German anthropologist Ute Metje has recently published – in german language though – an ethnographic study focussing the living of young homeless girls and women at Hamburg Central Station, Germany: Home in transformation. Girls and young women at Central Station Hamburg.
    She had been teaching Sociocultural Anthropology at University Bremen I belong to being student of cultural sciences, history and philosophy.
    Some years ago I attended her seminar on ethnographic fieldwork in the field of homelessness and the homeless. To get into it I indeed went working in a privately initiated cafe, where they can get something to eat, non alcoholic drinks, theres two showers and a washing machine. Moreover they can get clothes there.
    In the first instance I tried to focuss on the people working there, but it is very difficult to get rid of the psychologizing perspective on people in especially this field even in this indirect approach to the field via people working in it,
    because you do ask yourself, why do they do this? What has happened to these people? Instead of just describing what they do.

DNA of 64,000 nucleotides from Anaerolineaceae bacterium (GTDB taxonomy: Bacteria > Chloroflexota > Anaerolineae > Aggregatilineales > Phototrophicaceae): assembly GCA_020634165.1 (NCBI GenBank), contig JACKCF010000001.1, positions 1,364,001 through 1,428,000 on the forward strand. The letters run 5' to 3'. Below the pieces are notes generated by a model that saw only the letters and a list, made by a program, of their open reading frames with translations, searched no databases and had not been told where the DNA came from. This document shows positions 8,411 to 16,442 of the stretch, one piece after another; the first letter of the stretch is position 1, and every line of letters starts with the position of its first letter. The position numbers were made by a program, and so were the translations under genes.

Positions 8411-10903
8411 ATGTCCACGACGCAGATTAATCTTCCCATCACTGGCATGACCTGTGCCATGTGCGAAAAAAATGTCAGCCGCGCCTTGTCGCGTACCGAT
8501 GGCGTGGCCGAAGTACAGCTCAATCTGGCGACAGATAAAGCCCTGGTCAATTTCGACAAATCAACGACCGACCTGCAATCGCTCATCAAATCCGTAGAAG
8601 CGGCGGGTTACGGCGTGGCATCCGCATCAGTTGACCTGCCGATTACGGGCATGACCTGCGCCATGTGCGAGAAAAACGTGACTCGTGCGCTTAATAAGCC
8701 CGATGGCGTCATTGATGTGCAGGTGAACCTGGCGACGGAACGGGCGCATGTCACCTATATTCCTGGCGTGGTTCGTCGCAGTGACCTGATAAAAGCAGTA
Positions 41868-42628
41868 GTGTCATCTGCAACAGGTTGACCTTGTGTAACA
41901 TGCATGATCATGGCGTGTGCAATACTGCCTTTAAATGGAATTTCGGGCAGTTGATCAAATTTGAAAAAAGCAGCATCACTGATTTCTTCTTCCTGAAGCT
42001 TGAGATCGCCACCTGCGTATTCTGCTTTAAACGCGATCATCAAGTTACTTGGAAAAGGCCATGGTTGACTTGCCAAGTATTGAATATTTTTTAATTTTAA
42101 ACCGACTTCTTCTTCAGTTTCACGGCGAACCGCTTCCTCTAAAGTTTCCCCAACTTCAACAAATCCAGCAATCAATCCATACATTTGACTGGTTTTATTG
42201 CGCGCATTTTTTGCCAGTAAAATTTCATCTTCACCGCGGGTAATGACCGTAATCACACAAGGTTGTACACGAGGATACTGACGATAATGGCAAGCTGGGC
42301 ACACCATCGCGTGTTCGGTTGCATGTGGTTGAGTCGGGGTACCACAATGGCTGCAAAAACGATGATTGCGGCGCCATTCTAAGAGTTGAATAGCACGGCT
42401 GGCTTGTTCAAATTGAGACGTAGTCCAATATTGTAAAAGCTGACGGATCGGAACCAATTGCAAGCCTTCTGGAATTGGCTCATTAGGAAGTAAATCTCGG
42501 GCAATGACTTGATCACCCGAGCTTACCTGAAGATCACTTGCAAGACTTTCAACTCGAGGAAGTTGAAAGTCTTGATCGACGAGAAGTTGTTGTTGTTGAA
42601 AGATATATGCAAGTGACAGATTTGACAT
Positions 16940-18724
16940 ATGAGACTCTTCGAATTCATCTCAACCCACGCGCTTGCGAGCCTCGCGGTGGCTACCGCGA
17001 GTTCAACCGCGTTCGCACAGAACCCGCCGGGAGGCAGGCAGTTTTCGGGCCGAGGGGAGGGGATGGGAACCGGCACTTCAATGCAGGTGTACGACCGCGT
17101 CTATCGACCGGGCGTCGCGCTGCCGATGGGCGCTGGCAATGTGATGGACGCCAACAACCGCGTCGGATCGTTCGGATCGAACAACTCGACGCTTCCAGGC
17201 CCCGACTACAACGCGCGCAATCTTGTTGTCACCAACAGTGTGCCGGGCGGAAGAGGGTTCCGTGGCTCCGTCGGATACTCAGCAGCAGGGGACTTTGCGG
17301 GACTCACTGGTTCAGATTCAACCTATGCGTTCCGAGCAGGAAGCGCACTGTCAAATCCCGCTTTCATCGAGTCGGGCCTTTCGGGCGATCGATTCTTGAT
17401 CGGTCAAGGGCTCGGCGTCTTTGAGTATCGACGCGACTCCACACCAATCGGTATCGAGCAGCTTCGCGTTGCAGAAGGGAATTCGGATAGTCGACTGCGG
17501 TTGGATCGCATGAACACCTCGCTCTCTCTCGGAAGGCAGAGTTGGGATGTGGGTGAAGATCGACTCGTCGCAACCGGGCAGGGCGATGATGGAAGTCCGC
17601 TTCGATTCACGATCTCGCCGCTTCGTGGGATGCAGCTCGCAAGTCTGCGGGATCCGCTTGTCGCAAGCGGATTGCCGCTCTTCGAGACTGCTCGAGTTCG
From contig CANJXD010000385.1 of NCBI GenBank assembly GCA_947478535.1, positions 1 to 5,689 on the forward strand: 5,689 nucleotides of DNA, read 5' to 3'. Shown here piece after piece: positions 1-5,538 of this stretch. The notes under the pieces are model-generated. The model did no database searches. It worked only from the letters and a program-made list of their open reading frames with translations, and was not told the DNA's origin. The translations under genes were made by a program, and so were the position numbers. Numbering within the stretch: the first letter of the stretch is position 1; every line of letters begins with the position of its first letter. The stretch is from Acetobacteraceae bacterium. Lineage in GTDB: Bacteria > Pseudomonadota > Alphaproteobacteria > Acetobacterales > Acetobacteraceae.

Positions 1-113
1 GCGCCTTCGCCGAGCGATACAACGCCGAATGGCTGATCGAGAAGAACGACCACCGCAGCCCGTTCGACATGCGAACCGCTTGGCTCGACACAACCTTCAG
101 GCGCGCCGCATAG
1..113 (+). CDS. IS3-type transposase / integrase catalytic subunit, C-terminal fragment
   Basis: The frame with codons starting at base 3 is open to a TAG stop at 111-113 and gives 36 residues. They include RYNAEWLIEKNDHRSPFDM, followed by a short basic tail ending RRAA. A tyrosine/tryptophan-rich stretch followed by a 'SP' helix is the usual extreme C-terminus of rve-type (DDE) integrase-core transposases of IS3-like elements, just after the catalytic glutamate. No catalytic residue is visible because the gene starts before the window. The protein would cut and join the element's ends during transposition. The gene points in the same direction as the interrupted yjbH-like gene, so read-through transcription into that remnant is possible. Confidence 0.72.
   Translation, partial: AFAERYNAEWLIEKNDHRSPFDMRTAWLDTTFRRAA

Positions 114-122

(One thing I can say is, those who had experienced living in the street themselves had a very different habitus towards the guests, than the others working there, mostly academics and pupils.)
    But these are questions, non-psychologists only can answer by empirical analysis based on qualitative biographical date, which we simply do not have, gained by ethnographic interviews, not by statistics.
    And we wont gain these if we have interpreted yet right in the beginning for then we ll find only what we had allready in mind.
    The following two years I was in the field by direct approach. There was an old man with two dogs living in a bush in a park (where I daily walk myself with my dog), who somewhat centered some part of the scene at this corner of the town, because he had money.
    In summertime there were all sorts of people around him and I often went talking to them and well, drinking a beer with them on a warm summereve could happen also. In wintertime living under the bridge was different. He was more than 70 years old when I met connaissance of him and our quite regular contact lasted two years.